Tuesday, January 25, 2011

Automobiles, Love, and a Free-Spirit -- How can it possibly go wrong?

With two degrees, one in law and the other in psychology, Susan Fox is one smart woman. Writing under the names Susan Lyons and Susan Fox, she has published sixteen sexy, contemporary novels that range from hot to sizzling. Her books have won Booksellers Best Awards, the Aspen Gold, the Golden Quill, the More Than Magic, the Lories, the Beacon, and the Laurel Wreath, and she was a nominee for the 2009 RT Reviewers Choice Award.

Though the exploration of sex and love are at the center of Susan's stories, sharing the character's development and move toward empowered choices is also critical. As one reviewer wrote of Susan's previous novel, Love, Unexpectedly , "Susan Fox has the rare gift for making ordinary people extraordinary."  Susan's new book, His, Unexpectedly is the third in her Planes, Trains, Automobiles, and Cruise Ship series.  Please welcome Susan to Behind the Book as she shares some of her author secrets and why writing and reading her sexy novels are so fun.

What was the initial spark that put this story in your head? 
His, Unexpectedly is the third book in my “planes, trains, automobiles and a cruise ship” Wild Ride to Love series for Kensington Brava. The concept of the series originated when two ideas came together. First, I think different modes of transportation have a romantic, sexy allure – and the phrase “planes, trains, automobiles” (the cruise ship was added later) popped into my head and wouldn’t let go. Then, after writing the Awesome Foursome series about four best friends (my “Sex And The City set in Vancouver” series), I had the urge to write about sisters. So I needed to figure out how to put sisters together with modes of transportation – and I thought it would be fun to have three older sisters who all live in different places, suddenly having to come home for their baby sister’s unplanned wedding.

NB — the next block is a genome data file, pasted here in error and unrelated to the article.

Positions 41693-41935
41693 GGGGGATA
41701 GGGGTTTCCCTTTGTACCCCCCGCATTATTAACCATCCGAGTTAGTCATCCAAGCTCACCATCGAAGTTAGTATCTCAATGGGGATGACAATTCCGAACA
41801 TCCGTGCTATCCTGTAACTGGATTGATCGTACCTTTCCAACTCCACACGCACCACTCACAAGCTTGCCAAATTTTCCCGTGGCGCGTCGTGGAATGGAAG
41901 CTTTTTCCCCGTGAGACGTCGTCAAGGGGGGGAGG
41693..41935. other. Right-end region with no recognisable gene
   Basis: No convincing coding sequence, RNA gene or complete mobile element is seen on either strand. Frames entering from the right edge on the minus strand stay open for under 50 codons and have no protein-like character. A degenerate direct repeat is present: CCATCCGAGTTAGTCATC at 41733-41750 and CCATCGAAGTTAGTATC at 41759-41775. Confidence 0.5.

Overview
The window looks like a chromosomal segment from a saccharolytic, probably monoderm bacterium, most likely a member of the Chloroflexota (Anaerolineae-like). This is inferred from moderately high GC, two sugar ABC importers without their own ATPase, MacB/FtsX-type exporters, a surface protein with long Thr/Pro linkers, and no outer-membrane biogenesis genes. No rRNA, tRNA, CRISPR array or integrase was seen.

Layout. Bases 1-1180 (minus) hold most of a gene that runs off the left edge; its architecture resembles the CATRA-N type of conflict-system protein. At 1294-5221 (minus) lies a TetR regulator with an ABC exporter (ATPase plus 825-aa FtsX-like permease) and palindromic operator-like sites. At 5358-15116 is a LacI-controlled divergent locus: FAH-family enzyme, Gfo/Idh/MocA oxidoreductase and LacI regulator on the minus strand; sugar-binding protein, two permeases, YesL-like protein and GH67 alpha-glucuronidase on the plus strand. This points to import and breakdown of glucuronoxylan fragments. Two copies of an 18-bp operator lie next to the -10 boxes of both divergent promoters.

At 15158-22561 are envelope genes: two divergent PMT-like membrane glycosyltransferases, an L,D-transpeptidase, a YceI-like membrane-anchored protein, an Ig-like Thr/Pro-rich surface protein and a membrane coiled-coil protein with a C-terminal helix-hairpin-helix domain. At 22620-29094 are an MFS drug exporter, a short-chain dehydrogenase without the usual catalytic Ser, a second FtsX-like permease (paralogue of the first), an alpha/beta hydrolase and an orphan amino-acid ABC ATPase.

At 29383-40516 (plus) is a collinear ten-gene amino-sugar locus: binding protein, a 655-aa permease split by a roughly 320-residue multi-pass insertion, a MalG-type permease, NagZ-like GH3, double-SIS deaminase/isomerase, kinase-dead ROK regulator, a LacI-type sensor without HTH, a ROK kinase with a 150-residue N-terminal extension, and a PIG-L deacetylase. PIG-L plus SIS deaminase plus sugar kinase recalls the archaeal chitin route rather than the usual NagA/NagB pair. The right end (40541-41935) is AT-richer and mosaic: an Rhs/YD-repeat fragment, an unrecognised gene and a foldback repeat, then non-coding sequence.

So, that was the series idea, and hurray, Kensington bought it. The first book, Sex Drive (a Cosmo Red-Hot read, by the way), brought buttoned-up older sister Theresa home by planes from Australia – and her romantic journey began when she was seated beside Damien, one of Australia’s 10 sexiest bachelors.

In the second book, Love, Unexpectedly, Kat came home by trains from Montreal, and played a sexy “stranger on a train” game as her best friend Naveen set out to win her heart.

By the time it came to book 3, His, Unexpectedly, I knew it was Jenna’s turn, and she’d be traveling by automobiles from California. I also had a pretty good knowledge of Jenna’s personality, including her vivacious, free-spirited nature and her secret vulnerability, so I needed to figure out exactly the right man to challenge her on her own wild ride to love.

So, when Jenna started the drive from Santa Cruz in her yellow MGB convertible and her car broke down, I presented her with sexy globe-trotting marine biologist Mark Chambers, a guy who’s as serious as she is free-spirited. We all know that opposites attract, and often it’s because they have things to learn from each other, and that’s certainly the case for Jenna and Mark.